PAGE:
Australian penguins : In Australia, every night, they go on parade

Singular protection plan in Australia : Man out, the town belongs to the penguins. On Philip Island it is penguins that throw men out of their homes. The government allocated 12 million euros to expropriate cottages and dismantle tourist agglomerations that threaten the life of 20.000 penguins in the area. Every night the small penguin goes on parade. The night parade of the penguins that return to their nests under the floodlights for the joy of the tourists. They are the smallest in the world. After fishing in the high sea, they bring food to their chicks waiting in the dunes.









Texto © Giuseppe Mazza


English translation by Mario Beltramini


He who owns a country cottage at Summerland, Australia, will be obliged to sell it to the State of Victoria within 2000, owing to the “fault” of the penguins.

There are still 14 years to go, but Peter Dann, the biologist of the Reserve of Phillip Island, about 100 Km. south of Malbourne, tells me, smiling, that “all hasten to do it”.

He stops the jeep and illuminates a check-point.

“Do you see that house behind the bar? There, after the notice, with lighted windows. It will be abandoned during the next days. Since when they have closed, from sunset to daybreak, the five ways of access to Summerland, people lives like besieged, and think only to pack up”.

“It’s matter mainly of second homes”, he says, “belonging to tourists who come from Melbourne to spend the seek-end and practice the surf-board in the most beautiful side of the island. Locals, once, lived peacefully, respectful of penguins’ rights, till the point of accepting their nests in the cellars, the ceilings, and even under the beds, but later, problems started, with the boom of tourism.

The Fairy Penguins (Eudyptula minor), as Australians call them, spend all their day in open sea, and come ashore only after the sunset, when the darkness come, to breed and feed the young.

Dangling, between many indecisions, they cross the roads to reach their nests, and, blinded by the lights of the cars, they come, regularly, into collisions with hurried tourists. The partner, who is not informed of its widowhood, waits in the nest for 10-15 days, risking to die of hunger, but even if the young come to life, he cannot leave them alone, and in any case, will not be able to feed them.

During the last 100 years, the number of penguins of Phillip Island has reduced to one fifth. Since, the drastic decision to create, for the year 2000, a great reserve, all for them, in the western part of the island”.

“The State”, Peter continues, “will spend more than 15 millions of Australian dollars, about 20 billions of Liras, to expropriate 180 country cottages, and 770 building areas, purchased during the last years to install tents, motor-homes, bungalows, and pre fabricated houses.”

After the jumps of a short, not asphalted road, we reach the large parking place of the reserve, already occupied by a dozen of buses and hundreds of cars. During some evenings, in December and January, there are here even 4.000 tourists. 380.000 for the whole 1984.

I have tears in my eyes, due to the icy wind which blows from the sea, and I reach, by walking, on a wooden footbridge which stands above the den of the Fairy Penguins, the beach of the “Penguin Parade”, where 2.000 persons at least, are awaiting, since about one hour, with the risk of rain, the “Penguins’ Parade”. They have come early, with wind jackets, thermos, and blankets, to have the best seats on the staircases and in two enclosures surrounded by ropes on the seashore.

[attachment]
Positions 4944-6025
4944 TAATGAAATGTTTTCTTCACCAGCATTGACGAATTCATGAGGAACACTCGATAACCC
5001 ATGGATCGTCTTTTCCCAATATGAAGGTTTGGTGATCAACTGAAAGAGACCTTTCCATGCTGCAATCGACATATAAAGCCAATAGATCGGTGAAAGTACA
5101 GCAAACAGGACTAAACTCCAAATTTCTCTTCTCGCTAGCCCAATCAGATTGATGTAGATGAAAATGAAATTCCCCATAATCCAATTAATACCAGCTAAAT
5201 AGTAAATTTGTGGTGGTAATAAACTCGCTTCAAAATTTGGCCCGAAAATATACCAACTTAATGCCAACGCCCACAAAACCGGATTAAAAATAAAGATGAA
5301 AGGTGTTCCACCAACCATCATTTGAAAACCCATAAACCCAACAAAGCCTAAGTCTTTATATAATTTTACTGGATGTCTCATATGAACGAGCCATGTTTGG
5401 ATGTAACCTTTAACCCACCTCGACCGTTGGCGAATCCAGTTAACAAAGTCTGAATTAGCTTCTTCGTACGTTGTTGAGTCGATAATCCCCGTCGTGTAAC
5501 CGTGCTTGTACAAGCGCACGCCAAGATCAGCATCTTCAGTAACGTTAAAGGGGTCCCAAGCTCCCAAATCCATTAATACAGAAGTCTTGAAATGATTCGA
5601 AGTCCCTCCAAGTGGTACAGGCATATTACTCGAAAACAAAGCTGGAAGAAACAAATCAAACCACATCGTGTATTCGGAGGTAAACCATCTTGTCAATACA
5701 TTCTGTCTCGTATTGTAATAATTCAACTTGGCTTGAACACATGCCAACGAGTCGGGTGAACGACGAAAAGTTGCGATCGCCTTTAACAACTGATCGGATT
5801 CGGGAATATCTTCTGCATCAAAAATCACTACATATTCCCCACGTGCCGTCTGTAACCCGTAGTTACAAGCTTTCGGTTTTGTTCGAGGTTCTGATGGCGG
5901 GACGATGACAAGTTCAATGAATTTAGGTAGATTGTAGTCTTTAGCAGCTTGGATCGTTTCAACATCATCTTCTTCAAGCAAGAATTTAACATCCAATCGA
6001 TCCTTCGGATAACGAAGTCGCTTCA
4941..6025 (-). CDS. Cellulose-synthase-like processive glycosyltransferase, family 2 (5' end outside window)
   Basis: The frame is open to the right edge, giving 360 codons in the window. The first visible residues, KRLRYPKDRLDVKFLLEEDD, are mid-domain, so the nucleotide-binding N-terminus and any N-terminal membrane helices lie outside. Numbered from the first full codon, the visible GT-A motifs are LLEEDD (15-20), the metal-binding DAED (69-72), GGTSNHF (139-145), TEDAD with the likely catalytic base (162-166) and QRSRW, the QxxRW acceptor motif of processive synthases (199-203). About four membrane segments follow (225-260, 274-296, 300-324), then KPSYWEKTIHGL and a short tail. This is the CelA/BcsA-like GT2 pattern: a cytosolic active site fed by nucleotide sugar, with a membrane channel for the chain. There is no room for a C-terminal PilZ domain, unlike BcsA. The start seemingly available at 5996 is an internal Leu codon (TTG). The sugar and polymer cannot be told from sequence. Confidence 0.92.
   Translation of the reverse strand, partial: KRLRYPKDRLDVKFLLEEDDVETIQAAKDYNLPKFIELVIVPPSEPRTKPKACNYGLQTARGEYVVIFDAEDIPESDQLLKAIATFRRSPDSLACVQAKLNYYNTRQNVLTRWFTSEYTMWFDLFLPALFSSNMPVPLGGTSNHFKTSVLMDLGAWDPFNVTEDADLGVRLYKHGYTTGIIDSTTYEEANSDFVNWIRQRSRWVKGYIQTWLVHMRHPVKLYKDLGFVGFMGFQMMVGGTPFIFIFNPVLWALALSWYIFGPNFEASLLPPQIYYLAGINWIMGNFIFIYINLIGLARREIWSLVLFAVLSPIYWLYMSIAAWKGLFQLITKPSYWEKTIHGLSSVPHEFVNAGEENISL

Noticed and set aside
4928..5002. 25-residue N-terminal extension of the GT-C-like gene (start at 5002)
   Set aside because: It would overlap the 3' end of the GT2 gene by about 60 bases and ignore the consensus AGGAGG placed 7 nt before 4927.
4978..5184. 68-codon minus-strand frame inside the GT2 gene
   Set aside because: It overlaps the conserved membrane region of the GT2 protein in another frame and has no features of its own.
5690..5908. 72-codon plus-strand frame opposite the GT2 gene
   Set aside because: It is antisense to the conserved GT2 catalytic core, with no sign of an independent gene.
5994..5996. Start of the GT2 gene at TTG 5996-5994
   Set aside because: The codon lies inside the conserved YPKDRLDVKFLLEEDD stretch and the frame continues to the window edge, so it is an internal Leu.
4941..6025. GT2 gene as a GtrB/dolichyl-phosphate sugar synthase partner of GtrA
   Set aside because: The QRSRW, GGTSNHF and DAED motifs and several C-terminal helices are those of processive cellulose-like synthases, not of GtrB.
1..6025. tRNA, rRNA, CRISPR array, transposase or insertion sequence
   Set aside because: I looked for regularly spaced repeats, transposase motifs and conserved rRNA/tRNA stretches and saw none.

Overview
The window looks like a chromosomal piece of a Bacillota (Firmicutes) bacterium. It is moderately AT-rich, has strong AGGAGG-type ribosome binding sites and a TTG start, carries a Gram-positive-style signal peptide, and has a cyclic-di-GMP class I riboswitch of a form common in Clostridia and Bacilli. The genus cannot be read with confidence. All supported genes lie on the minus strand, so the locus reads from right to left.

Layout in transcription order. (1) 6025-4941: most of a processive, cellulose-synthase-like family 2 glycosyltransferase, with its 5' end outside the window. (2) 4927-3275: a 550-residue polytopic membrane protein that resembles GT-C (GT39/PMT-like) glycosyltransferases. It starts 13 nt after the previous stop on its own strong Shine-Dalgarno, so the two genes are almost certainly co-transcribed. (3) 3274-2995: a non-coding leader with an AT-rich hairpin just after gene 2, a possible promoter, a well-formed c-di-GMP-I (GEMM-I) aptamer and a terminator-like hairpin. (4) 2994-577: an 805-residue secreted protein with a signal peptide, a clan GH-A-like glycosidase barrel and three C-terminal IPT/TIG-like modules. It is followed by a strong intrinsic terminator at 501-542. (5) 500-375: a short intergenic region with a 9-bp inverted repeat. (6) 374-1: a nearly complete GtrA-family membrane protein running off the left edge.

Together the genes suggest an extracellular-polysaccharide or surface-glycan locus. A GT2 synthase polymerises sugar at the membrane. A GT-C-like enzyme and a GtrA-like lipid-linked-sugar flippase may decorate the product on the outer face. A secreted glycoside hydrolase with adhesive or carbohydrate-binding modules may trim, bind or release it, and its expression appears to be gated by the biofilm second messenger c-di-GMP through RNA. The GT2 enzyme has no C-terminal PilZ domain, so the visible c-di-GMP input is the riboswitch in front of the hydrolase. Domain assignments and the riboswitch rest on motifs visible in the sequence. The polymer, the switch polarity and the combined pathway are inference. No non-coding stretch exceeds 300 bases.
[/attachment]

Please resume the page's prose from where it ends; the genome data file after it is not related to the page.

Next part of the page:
A rigid service for the maintenance of order controls that nobody trespasses, while a loudspeaker recommends, in various languages, not to use flash lights, and, whiles away the time with news about the smallest penguin in the world, which measures no more than 33 cm, and weighs a maximum of 2 Kg.

Suddenly, we can see something moving between the waves. Under the searchlights, the Fairy Penguins look, for a moment, confused, and seem wanting to go back. After several false departures, typical of the “Parade”, their number has however doubled, and, encouraging each other, finally, they come to a decision. Without turning round, in orderly groups, they slowly cross the beach with funny and serious professionalism of many parading little soldiers.

Then, the squad dissolves in the vegetation of the sand dunes, and everyone reaches quickly its nest, led by the chirping of the young and by the “contact cry” of the partner. Each individual has its own tonality of voice and, even if it can seem incredible, the Fairy Penguin has a sort of language.

Generally, “Uap, Uap, Uap” means “I am here” and at least three different sounds exist for expressing increasing levels of aggressiveness, from “Uuhuurr, Uuhuurr, Uuhuurr”, to “Weerr, Weerr, Weerr”. “Whii-huuu, Whii-huuuu, Whii-huuuuu” means, on the contrary, there there is a mating going on.

“Is it true”, I ask, “that, as we read in the books, the Fairy Penguins are faithful the whole life long?” “Devotion, that is mutual faithfulness”, Peter says, “is of the 80% per season. That is, every year, the 20% change partner because the companion has passed away, got lost at sea, or did not alternate properly in brooding and minding the young.”

“So, as an average, in five years, all the Fairy Penguins should have changed partner and in the ten years of their life, they should “marry” twice.”

“These are accurate data”, Peter goes on, “deducted from the identification small tags, visible nowadays, on the wing of almost all penguins. Placing rings is one of the most important of our activities. It has started in 1968 by the VORG (Victorian Ornithological Research Group), and they realized at once that the usual small ring on the foot was not fit for the short and plump paws of the Fairy Penguins. It was opted, therefore, for metallic bands, 6 mm. thick, to be closed at the base of the wing, in the place where this widens to form a fin. They have been installed to the chicks and last, normally, all the life.